10 stories of world-changing innovation that went under the radar in 2019

We think these stories are important, notable, or thought-provoking enough that you should make sure you don’t miss them (because you might have missed them the first time).

10 stories of world-changing innovation that went under the radar in 2019

The year is long, and there’s a lot of content out there. It’s inevitable you’ll miss a few things. But if you have a few extra moments, try giving any of these stories a read. They include some of the most interesting work of Fast Company’s Impact section, yet seemed criminally under-read in the past year. In them you’ll find amazing technological advances, controversial policy proposals, and at least 165,312 screws.


Should we outlaw SUVs?

[Source Image: Artie61/Blendswap]
Global SUV ownership is surging, to the point that they’re destroying any emissions gains from those who have switched to electrics. SUVs are also much more likely to kill pedestrians than smaller cars. As cities turn away from car-centric design in general, maybe they should go one step further and simply ban oversize vehicles from their streets entirely?

In this “biorecycling” factory, enzymes perfectly break down plastic so it can be used again

[Photo: courtesy Carbios]

We’re hearing a lot about the dangers of plastic and the problems with our recycling system: that even when it works (and it mostly doesn’t), plastic bottles can only be recycled a few times before the plastic becomes useless. This new factory changes that. In it, enzymes can break plastic down to its building blocks, so it can be used again and again.

Need land for parks and housing? There are plenty of useless golf courses to repurpose

[Source Image: Rost/iStock]

There are simply too many golf courses and not enough golfers: More than 1,200 courses have closed since 2005. And given that decline, perhaps it’s time to close even more—especially the ones in the middle of cities—and do something more valuable with that land. The question then becomes: How do you create compromise between the people who want green space and the people who need affordable housing?


I rode the 300-pound electric tricycle that could be the future of urban deliveries

[Photo: Rad Power Bikes]

As cities try to eliminate car traffic, one extra wrinkle they face is the modern proliferation of delivery trucks that our e-commerce addictions necessitate. Some cities (most notably Seattle and now New York) are experimenting with delivery by e-bike. We took one of the e-bikes powerful enough to haul cargo out for a ride to see if it could be a replacement for a UPS truck.

WeWork’s founder’s plan to make sure he gives away $1 billion isn’t as meaningful as it looks

[Photo: Eloise Ambursley/Unsplash]

Before the We company collapsed, founder Adam Neumann was still riding high and promising to give away $1 billion of the massive fortune he was about to make from the company’s IPO. And to seal the deal, he tied it to his voting shares of the company: If he didn’t give, he’d lose power. But like all things in the We story, it wasn’t quite what it appeared.

Is eating bugs any morally different than eating cows?

[Photos: nyvltart/iStock, Walter Bichler/Pixabay]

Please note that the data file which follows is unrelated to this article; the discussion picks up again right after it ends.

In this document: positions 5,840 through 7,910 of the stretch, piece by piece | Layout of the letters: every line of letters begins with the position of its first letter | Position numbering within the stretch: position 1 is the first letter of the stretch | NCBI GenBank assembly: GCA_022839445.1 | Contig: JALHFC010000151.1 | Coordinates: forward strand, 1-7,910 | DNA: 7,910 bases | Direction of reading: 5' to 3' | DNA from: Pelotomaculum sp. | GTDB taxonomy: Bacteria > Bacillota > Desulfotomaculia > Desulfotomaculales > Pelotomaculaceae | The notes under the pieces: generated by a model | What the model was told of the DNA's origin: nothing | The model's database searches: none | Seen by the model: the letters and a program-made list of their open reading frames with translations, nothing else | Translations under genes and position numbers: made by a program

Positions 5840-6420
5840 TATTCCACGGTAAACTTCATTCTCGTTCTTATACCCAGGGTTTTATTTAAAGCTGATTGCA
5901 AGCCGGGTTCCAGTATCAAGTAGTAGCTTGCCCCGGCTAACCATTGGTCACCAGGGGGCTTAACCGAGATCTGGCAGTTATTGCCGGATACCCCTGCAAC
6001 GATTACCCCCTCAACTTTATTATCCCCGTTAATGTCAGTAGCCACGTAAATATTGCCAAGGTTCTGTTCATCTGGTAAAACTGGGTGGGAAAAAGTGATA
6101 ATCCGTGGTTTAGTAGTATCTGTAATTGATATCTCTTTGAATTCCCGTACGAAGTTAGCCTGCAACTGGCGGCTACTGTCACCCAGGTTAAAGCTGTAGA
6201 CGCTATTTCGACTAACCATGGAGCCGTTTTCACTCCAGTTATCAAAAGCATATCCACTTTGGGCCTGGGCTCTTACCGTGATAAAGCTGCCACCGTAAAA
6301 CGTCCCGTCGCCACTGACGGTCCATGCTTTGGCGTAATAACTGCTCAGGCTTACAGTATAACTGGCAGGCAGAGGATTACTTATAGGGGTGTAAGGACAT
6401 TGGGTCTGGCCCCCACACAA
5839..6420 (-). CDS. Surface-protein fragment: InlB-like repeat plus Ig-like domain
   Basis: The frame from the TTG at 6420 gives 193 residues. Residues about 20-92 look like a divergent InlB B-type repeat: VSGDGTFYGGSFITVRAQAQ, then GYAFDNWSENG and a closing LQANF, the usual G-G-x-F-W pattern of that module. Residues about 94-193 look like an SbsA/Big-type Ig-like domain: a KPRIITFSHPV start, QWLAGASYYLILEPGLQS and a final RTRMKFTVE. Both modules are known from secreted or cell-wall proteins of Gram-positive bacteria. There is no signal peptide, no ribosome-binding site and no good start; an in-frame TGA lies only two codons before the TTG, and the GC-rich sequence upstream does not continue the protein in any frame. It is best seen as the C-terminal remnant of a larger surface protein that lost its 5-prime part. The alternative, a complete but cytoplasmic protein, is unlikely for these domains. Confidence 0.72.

Insects are often touted as a miracle, non-cow source of protein. The environmental footprint to raise them is tiny compared to beef, you can grow a lot of them very quickly in a very small space, and if you’re grossed out by eating a whole cricket, they can be ground into flour and hidden in all sorts of foods. But for people who care about animal welfare, is there really any difference between a bug and a cow?


This Bill Gates-backed solar tech could help finally decarbonize heavy industry

[Photo: courtesy Heliogen]
It’s easy to power an office or a house with solar power, but a huge source of emissions in the world comes from industrial processes, like making steel or cement. Part of the reason for this is that the furnaces these materials require need to be incredibly hot, and it’s impossible to achieve those temperatures without fossil fuels. But not anymore.

How Rihanna’s foundation is rethinking disaster response

[Photo: courtesy The Clara Lionel Foundation]

In between her work as a famous recording artist and actor, Rihanna has been quietly running a foundation devoted to disaster recovery. She’s from the Caribbean and has seen first-hand the damage wrought by hurricanes over the past several years. But unlike so many other celebrity disaster organizations that focus on recovery, Rhianna’s project stands out for its effort to build a resilient Caribbean that’s ready to take on the storms that are coming—and getting worse.

Ontario’s basic income was working amazingly well before it got canceled

[Photo: Austin Censor/Unsplash]
In 2018, the Canadian province was running a bold experiment: giving no-strings-attached cash to a group of residents and studying the outcome. Sadly, the results were short-lived, as a new government came to power and ended the experiment. But before it did, even the early outcomes (as they have been everywhere a basic income has been tested) were phenomenal.


This office was built with 165,312 screws so it can be disassembled and reused

[Image: Ossip van Duivenbode/courtesy RAU Architecten]

We’re so used to seeing wrecking balls demolish buildings that we maybe don’t pause to think about whether that process could be improved or made more efficient. This Dutch office building, though, was built with that problem in mind. Once it’s time to demolish it, it can be taken apart and broken up into its raw materials again, rather than be smashed to bits, so those parts can be reused. It might just take a while to unscrew all those screws.


About the author

Morgan is a senior editor at Fast Company. He edits the Impact section, formerly Have an idea for a story? You can reach him at mclendaniel [at]


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